[FoRK] the space between...

Gregory Alan Bolcer greg at bolcer.org
Wed Oct 12 14:18:48 PDT 2011

...the bullets and the bombs.



It’s the Space Development and Settlement, Stupid

Posted By Rand Simberg On October 12, 2011 @ 12:00 am In 
History,Politics,Science,Science & Technology,Space,US News | 49 Comments

Today is the 519th anniversary of Cristobal Colon’s (aka Christopher 
Columbus [1]) discovery of what was to Europeans of the age a “New 
World.” But in keeping with these government-dominated times, it was 
celebrated (to the degree that it will be celebrated at all — such 
celebrations are now considered to be politically incorrect [2]) on 
Monday, in order to allow some government workers a three-day weekend.

Popular mythology, at least as was taught in many schools,was that he 
was an explorer and adventurer seeking a new route to Asia. This held 
true until he became the fascistic ogre who allowed the plundering of 
the Americas and enslaving and massacring of Siberian-Americans — or 
more-recent revelations that we are perhaps celebrating the wrong 
Italian [3]. So he persuaded Queen Isabella of Spain to hock her bling 
to finance his expedition.

Let’s ignore the fact that he was an awful navigator and misjudged the 
circumference of the globe by many thousands of miles [4], and that if 
America hadn’t been in the way of his route to Asia (he probably went to 
his deathbed thinking that he had gotten there), he and the crews of his 
three tiny ships would have died on the trip (probably him first, in a 
mutiny after which they might perhaps have turned back and lived, but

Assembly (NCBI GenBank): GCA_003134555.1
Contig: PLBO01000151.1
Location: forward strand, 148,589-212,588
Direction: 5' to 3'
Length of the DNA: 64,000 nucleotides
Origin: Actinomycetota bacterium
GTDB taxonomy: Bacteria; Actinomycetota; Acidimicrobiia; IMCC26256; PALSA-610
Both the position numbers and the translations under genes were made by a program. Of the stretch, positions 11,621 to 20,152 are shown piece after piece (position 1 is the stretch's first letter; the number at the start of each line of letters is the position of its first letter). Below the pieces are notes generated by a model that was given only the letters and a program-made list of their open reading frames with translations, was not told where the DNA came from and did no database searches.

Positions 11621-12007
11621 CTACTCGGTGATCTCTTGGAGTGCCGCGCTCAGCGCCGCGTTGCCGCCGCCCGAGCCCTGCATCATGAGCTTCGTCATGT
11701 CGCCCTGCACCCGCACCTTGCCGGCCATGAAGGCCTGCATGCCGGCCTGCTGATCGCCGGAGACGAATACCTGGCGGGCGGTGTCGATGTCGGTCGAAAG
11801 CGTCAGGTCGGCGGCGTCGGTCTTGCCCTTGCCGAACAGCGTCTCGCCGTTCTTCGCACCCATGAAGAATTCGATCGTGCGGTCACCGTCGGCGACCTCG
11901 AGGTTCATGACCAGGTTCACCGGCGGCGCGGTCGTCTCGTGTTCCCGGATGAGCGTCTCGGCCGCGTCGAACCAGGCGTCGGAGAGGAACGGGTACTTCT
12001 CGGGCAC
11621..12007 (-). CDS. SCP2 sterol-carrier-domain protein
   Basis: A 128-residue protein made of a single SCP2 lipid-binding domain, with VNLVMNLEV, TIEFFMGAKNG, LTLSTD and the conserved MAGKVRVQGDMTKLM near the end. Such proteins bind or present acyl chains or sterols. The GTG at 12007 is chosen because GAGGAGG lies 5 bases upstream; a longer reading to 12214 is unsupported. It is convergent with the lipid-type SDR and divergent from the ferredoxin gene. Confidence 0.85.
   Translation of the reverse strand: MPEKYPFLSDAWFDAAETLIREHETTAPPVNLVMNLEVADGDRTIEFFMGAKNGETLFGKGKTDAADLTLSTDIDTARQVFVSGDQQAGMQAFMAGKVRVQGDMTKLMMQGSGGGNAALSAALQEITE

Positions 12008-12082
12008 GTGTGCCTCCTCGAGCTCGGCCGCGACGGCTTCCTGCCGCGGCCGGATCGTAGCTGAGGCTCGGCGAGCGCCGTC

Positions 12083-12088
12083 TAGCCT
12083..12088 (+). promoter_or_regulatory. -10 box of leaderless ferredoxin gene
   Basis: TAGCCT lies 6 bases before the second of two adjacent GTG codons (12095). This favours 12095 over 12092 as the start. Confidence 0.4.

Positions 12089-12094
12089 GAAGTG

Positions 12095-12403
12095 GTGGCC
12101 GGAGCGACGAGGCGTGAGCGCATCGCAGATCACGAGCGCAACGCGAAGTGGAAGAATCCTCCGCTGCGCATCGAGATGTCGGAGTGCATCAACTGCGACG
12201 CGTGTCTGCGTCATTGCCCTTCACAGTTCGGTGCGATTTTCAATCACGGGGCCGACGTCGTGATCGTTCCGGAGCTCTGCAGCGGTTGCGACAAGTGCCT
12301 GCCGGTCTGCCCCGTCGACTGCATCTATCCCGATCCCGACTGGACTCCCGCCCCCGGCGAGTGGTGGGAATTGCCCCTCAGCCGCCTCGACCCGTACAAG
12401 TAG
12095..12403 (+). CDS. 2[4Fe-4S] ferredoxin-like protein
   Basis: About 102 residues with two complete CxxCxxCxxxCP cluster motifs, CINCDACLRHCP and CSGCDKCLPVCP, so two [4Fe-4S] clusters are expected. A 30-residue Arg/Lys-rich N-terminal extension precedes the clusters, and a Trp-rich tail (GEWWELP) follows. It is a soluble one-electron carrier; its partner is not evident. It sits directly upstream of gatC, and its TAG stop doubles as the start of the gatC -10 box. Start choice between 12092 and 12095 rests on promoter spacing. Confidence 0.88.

probably not, because it would have been too late and their supplies 
would have run out). He blundered into it by dumb luck, and if he hadn’t 
found it, someone else (probably Portuguese, who were almost certain to 
bump into Brazil within the next ten or twenty years) would have soon.

The reality is the reason that Isabella scrounged up the moolah to 
finance his trip was that she was expecting a financial return — cheaper 
spices from Asia, at the time a hot commodity that involved long trips 
around the bottom of Africa and across the Indian Ocean, and back. She 
didn’t do it out of any noble search for scientific knowledge, and 
neither did he. He wanted to find wealth, seek fame, and spread the word 
of his religion (i.e., “God, Gold, and Glory”).

But in terms of space policy, we don’t seem to have learned the lessons 
of Columbus.

Since the sixties, our rationale for human spaceflight has always been 
described as for “exploration.” “For all mankind.” Star Trek, with its 
iconic beginning of “where no man has gone before,” did nothing to help. 
But space exploration for space exploration’s sake can’t justify the 
billions that we’ve been spending on it, particularly when robots are 
much more cost effective at it, and we haven’t “explored” anything